Figuring out your net worth isn't just for the 1 percenters


You don’t have to drive luxury cars or vacation on a remote island to know your net worth. In fact, it’s a simple equation that says a lot about your financial standing — whatever that may be.

“It’s the first snapshot into an overall look at your finances,” said Michael LaRiviere, a certified financial planner at Essex Financial in Connecticut.

Your net worth is essentially the sum of all of your assets, including cash, retirement accounts, college savings, house, cars, investment properties and valuables such as art and jewelry minus any liabilities, or long-term debt, like a mortgage, student loans, revolving credit card balances and any other personal loans.

Subtract what you owe from what you own to determine your net worth.

“More often than not — especially for those under 40 — the number is going to be negative,” said Daniel Routh, a CFP at Exencial Wealth Advisors in Oklahoma City. “That’s not unusual and not something to be afraid of.”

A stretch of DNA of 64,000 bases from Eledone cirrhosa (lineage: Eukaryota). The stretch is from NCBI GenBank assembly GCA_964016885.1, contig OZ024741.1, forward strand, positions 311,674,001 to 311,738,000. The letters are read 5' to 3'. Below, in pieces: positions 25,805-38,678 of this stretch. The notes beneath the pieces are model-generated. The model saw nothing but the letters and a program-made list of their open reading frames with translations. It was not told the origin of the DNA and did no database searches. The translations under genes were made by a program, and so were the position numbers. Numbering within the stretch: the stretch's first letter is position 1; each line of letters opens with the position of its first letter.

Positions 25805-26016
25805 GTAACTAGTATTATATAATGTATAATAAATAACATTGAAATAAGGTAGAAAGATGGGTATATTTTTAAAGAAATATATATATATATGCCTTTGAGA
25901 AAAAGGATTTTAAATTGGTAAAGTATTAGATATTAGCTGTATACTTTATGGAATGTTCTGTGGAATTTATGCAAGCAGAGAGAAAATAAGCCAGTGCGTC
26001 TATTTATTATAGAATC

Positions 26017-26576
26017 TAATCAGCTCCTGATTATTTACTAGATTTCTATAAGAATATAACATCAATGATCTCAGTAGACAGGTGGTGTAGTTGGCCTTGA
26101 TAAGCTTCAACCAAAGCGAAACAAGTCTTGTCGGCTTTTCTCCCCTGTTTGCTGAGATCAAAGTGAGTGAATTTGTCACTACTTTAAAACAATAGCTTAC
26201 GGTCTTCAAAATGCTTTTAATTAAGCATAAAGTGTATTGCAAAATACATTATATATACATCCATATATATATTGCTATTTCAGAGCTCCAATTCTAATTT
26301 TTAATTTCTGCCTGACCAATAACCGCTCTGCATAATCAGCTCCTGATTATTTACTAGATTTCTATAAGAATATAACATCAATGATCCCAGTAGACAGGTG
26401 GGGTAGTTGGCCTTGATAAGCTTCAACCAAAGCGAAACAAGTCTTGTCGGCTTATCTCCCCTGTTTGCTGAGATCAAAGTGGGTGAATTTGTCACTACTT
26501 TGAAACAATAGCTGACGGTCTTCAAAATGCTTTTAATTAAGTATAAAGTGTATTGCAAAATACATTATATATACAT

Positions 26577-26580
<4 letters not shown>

If your net worth is in the red, you’ll need to work on saving more and spending less. Begin with the rates you are paying on borrowed money and chip away at the highest-interest debt first, especially credit cards, followed by student loans.

Credit card rates are currently at a record high of over 17 percent on average, according to Bankrate. “That’s an immediate place to start,” Routh said.

For student loans, rates run from 5.05 percent for direct loans for undergrads to 6.6 percent for direct unsubsidized loans for graduate and professional students.

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